The fate of a complicated tribal sovereignty proposal looked grim on Friday, when frustrated tribal leaders reported only scant agreement with Maine Gov. Janet Mills on the measure and no guarantee lawmakers will return in 2020 to vote on it.
The effort to update the Maine Indian Claims Settlement Act began in 2019 after a push from the newly elected Democratic governor to repair the state’s strained relationship with tribes who feel that the 1980 agreement settling a massive land claim has essentially reduced their status to that of municipalities, compared to other U.S. tribes that have wider latitude.
Months of work on a state task force led to a bill introduced in February encompassing 22 policy recommendations on disparate subjects, including taxation, fishing and hunting, natural resources, gambling and criminal jurisdiction. But the Mills administration and tribes are only discussing two of those subject areas now and agreement on them does not appear imminent.
The Maine Legislature put work on the massive proposal and all other bills largely on hold when the coronavirus pandemic led leaders to adjourn in mid-March. Since then, Democrats and minority Republicans have squabbled over the terms of a special legislative session.
Chiefs were surprised when the governor criticized the sovereignty package as being too sweeping in February, though negotiations between the governor’s office, the office of Attorney General Aaron Frey and the tribes have restarted over the past week or so. Mills issued a letter on Friday signaling hope that more consensus could be found over the next week.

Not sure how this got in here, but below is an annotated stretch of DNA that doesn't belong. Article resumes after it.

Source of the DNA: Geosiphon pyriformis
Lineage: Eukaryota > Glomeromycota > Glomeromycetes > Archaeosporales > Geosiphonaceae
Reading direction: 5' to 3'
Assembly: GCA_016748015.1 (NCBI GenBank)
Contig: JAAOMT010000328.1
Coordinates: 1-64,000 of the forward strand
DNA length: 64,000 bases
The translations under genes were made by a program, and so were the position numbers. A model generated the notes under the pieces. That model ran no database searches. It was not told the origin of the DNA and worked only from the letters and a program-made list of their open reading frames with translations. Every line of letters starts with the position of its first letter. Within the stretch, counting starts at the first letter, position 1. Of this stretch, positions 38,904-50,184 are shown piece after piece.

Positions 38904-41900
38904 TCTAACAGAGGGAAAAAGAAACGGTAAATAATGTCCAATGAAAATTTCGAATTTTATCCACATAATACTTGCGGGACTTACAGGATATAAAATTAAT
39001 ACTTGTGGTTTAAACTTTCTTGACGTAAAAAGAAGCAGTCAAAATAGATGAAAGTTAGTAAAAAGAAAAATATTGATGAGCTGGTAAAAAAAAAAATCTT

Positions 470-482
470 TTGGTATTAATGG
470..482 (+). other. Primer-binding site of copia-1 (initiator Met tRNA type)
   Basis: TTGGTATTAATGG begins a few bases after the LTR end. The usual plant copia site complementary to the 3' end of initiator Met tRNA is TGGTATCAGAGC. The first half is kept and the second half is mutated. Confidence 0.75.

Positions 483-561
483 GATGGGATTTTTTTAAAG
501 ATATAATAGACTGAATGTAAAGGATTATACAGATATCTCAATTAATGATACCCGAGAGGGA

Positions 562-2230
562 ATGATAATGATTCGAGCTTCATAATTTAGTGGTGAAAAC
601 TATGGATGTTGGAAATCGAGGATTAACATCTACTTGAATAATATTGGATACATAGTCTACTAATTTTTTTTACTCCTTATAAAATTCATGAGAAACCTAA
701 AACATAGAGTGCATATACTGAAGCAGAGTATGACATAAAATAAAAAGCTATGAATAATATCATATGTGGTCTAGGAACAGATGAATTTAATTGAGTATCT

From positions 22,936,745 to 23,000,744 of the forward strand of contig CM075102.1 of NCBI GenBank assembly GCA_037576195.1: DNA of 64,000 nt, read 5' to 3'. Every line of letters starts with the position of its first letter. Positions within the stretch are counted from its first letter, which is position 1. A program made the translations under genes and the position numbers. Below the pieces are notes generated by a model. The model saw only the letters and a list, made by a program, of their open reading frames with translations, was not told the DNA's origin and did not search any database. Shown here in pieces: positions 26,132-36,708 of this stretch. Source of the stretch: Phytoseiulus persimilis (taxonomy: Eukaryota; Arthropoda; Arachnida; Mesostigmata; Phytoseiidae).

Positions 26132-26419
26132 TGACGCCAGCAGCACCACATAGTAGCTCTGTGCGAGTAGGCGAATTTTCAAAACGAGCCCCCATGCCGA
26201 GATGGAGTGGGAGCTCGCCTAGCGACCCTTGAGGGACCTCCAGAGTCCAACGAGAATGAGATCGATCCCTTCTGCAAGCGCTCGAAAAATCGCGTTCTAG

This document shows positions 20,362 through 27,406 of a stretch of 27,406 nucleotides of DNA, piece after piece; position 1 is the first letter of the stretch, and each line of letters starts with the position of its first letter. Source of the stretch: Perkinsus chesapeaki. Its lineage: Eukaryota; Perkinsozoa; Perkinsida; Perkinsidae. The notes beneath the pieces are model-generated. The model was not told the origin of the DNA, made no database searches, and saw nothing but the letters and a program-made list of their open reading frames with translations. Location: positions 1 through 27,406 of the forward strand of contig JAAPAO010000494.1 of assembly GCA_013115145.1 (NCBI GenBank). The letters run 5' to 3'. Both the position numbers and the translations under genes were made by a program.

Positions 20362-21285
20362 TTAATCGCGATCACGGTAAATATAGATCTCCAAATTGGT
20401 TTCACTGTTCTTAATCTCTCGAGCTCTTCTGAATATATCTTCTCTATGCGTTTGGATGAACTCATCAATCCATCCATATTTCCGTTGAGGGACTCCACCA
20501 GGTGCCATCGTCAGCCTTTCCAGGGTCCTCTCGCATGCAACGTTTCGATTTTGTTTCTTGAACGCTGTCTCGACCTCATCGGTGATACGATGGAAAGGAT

Penobscot Nation Chief Kirk Francis asked the Legislature’s Judiciary Committee to send the bill to the Legislature in its current form despite the uncertain environment, though the committee agreed to wait another six days to meet again to hear a report on the progress of negotiations.
Francis said the Mills administration has offered a compromise on just two areas of the bill — taxation and criminal jurisdiction. The latter is most thorny. The tribes want the authority to prosecute non-capital crimes on all of their land, while the state wants to limit that power to reservations and not trust lands the tribes hold away from their reservations.
“We understand compromise and all those things, but we can’t compromise further who we are as a people, who we are as a government and continue to submit to state regulation around sovereign governmental activities,” Francis said.
The onset of the pandemic left the Mills administration with less time to work on the measure, said Linda Pistner, the governor’s deputy counsel. She said there are no particular impasses on the two subjects, but there are “issues that are going to be difficult.”
After Pistner suggested a graduated approach that would allow tribes to control more prosecutions over time, Passamaquoddy Tribe lawyer Corey Hinton spoke up to say that was the first time he heard the suggestion, which he said was contrary to related federal law. He said the administration’s tactics amounted to delays and said the tribe is “not here for breadcrumbs.”
Many on the judiciary panel stressed the urgency of moving the measure forward on Friday, but the path forward would be unclear. Even if the Legislature reconvened this year, a bill with so many moving parts would be difficult to negotiate and redraft quickly and a smattering of interests — particularly in the gaming, textile and forest products industries — oppose parts of it.
“We’ve had 200 years to try to get this right,” said Rep. Thom Harnett, D-Gardiner, referring to the state’s bicentennial this year. “I don’t think we can keep asking the tribes as co-equals to come and negotiate against themselves.”
This story appears through a partnership with the Bangor Daily News.